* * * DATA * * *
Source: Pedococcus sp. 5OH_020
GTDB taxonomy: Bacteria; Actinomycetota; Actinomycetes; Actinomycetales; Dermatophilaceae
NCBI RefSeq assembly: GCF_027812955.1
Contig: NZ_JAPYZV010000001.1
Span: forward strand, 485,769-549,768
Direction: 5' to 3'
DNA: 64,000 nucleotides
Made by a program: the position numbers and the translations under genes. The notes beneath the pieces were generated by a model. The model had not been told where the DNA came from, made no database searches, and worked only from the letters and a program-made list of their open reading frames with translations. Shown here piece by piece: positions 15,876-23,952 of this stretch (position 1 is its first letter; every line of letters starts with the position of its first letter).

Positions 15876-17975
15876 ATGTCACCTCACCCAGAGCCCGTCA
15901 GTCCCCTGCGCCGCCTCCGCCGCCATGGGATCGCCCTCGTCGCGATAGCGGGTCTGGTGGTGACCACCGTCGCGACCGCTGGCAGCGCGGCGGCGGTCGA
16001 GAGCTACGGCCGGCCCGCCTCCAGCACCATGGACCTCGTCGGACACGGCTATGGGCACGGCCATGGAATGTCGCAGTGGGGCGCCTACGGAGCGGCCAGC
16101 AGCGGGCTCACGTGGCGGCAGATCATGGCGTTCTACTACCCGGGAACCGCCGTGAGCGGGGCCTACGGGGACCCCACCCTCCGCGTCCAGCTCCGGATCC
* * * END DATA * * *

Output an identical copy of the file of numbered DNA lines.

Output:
Source: Pedococcus sp. 5OH_020
GTDB taxonomy: Bacteria; Actinomycetota; Actinomycetes; Actinomycetales; Dermatophilaceae
NCBI RefSeq assembly: GCF_027812955.1
Contig: NZ_JAPYZV010000001.1
Span: forward strand, 485,769-549,768
Direction: 5' to 3'
DNA: 64,000 nucleotides
Made by a program: the position numbers and the translations under genes. The notes beneath the pieces were generated by a model. The model had not been told where the DNA came from, made no database searches, and worked only from the letters and a program-made list of their open reading frames with translations. Shown here piece by piece: positions 15,876-23,952 of this stretch (position 1 is its first letter; every line of letters starts with the position of its first letter).

Positions 15876-17975
15876 ATGTCACCTCACCCAGAGCCCGTCA
15901 GTCCCCTGCGCCGCCTCCGCCGCCATGGGATCGCCCTCGTCGCGATAGCGGGTCTGGTGGTGACCACCGTCGCGACCGCTGGCAGCGCGGCGGCGGTCGA
16001 GAGCTACGGCCGGCCCGCCTCCAGCACCATGGACCTCGTCGGACACGGCTATGGGCACGGCCATGGAATGTCGCAGTGGGGCGCCTACGGAGCGGCCAGC
16101 AGCGGGCTCACGTGGCGGCAGATCATGGCGTTCTACTACCCGGGAACCGCCGTGAGCGGGGCCTACGGGGACCCCACCCTCCGCGTCCAGCTCCGGATCC